We Must Incinerate Them

by David Weigel

Stanley Kurtz, I hate to say this, but: Jack D. Ripper called. He wants his brain back. This incredibly long excursion into the fever swamps of nuclear eschatology starts with the premise that when Iran (which has "terrorist agents in the United States, with instructions to retaliate against civilian targets in the event of war") goes nuclear, it will push Turkey and Saudi Arabia to go nuclear, and then even the Middle Eastern nations that we recognize and trade with will become deadly enemies, or something. And therefore, of course, we need to preemptively strike Iran.

What if a nuclear missile is launched at the United States from somewhere in a fully nuclearized Middle East, in the middle of a war in which, say, Saudi Arabia and Iran are already lobbing conventional missiles at one another? Would we know who had attacked us?

I have trouble believing that one missile could make the 6000-mile journey from the Middle East to New York City and we 1)wouldn't know where it came from and 2)wouldn't be able to stop it. And is it even a question whether Saudi Arabia or Iran would be more likely to launch an attack? This is like asking "What if a missile is launched at the United States from somewhere in the Korean peninsula? Would we know who had attacked us?"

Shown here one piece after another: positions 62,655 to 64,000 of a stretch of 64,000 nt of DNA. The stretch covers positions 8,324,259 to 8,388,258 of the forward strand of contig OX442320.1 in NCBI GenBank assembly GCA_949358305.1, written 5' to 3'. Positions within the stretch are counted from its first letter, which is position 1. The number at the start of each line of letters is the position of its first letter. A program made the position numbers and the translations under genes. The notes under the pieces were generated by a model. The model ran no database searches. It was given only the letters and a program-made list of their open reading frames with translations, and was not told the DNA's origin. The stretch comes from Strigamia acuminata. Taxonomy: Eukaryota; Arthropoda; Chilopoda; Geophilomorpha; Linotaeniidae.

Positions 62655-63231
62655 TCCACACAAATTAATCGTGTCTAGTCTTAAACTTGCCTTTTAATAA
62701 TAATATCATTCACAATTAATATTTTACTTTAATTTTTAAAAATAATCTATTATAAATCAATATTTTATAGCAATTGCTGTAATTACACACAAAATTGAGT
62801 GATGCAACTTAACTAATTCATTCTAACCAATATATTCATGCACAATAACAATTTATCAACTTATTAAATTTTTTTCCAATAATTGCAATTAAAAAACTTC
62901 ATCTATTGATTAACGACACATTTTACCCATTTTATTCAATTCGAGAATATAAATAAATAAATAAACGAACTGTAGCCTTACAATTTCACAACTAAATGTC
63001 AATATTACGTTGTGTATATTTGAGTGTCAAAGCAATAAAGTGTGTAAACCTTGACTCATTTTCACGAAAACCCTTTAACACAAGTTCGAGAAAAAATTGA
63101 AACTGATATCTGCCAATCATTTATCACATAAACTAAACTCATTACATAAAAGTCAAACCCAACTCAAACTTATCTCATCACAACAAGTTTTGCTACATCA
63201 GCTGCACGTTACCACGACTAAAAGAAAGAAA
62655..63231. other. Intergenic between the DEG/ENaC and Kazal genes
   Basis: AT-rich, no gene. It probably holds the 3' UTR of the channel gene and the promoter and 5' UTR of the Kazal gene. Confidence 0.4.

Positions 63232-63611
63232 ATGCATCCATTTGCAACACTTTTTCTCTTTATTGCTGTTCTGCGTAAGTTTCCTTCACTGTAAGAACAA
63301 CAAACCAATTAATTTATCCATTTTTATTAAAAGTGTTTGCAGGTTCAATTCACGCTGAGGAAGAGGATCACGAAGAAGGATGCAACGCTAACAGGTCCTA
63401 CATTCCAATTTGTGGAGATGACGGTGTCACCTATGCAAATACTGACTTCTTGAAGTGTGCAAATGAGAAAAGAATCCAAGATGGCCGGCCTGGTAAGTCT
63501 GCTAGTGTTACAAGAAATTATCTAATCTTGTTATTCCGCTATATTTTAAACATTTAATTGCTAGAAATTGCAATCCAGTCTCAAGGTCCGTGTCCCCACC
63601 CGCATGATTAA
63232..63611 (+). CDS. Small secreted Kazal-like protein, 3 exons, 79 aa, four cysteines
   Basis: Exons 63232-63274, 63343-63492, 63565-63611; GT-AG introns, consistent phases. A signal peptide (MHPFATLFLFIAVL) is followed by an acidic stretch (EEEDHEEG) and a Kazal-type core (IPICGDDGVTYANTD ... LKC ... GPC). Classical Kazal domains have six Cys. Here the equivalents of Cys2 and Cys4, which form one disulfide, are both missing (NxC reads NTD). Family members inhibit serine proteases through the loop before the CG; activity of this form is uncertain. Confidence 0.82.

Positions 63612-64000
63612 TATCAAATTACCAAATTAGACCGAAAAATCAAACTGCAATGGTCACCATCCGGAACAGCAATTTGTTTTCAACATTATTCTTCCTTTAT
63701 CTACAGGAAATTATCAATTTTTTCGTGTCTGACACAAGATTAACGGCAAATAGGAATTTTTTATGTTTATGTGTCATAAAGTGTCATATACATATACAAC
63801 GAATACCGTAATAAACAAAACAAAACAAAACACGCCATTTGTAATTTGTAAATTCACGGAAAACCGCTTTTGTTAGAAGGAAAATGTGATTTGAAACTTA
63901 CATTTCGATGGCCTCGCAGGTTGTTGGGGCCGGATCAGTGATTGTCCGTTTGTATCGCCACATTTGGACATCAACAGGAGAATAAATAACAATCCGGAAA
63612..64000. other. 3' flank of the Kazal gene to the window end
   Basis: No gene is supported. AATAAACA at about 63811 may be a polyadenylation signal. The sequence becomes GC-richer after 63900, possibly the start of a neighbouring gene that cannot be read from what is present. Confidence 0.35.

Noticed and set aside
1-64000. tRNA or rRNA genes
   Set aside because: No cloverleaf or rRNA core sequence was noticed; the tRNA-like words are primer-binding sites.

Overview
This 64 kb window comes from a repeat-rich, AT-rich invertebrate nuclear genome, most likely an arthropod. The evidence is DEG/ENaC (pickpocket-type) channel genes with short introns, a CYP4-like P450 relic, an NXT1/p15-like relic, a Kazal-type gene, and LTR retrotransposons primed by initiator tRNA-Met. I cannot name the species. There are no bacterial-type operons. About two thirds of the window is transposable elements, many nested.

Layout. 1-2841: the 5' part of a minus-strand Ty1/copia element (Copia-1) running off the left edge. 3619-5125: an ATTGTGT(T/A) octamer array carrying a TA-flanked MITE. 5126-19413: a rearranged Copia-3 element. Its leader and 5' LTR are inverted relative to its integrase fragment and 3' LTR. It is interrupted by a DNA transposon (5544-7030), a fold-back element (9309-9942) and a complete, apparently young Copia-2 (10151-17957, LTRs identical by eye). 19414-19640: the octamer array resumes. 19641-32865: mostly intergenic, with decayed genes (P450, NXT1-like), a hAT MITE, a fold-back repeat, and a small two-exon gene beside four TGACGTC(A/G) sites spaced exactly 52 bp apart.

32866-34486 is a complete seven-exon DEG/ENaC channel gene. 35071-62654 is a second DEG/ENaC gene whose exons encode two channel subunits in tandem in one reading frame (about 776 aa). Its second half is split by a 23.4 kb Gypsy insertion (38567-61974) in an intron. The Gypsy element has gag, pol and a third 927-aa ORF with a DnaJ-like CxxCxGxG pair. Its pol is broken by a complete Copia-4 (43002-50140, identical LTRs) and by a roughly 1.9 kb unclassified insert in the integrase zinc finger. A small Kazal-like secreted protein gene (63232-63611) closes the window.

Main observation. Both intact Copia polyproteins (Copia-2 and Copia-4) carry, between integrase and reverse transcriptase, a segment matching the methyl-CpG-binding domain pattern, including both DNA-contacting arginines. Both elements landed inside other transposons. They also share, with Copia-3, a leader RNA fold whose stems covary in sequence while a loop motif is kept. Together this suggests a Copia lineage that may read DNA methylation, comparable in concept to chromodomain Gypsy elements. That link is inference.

If you're still in danger of taking Kurtz seriously, take in these two deep thoughts. One:

Given the Soviets’ overwhelmingly large nuclear arsenal — capable of turning the entire United States to dust in the event of a major nuclear exchange — fallout shelters came to seem like a joke.


...The revitalized George McGovern-Howard Dean wing of the Democratic party cannot survive much past the moment when Iran gets the bomb. As soon as that happens, we’re going to plunged into a proliferation crisis and a new Cold War, at least as dangerous as the first Cold War (arguably more so).

Yes, the Soviet Union had the capability to "turn the entire United States to dust," but Middle Eastern states could send one nuke over the ocean, which is far more dangerous.

Some very smart people are actually taking this column seriously. Am I missing something?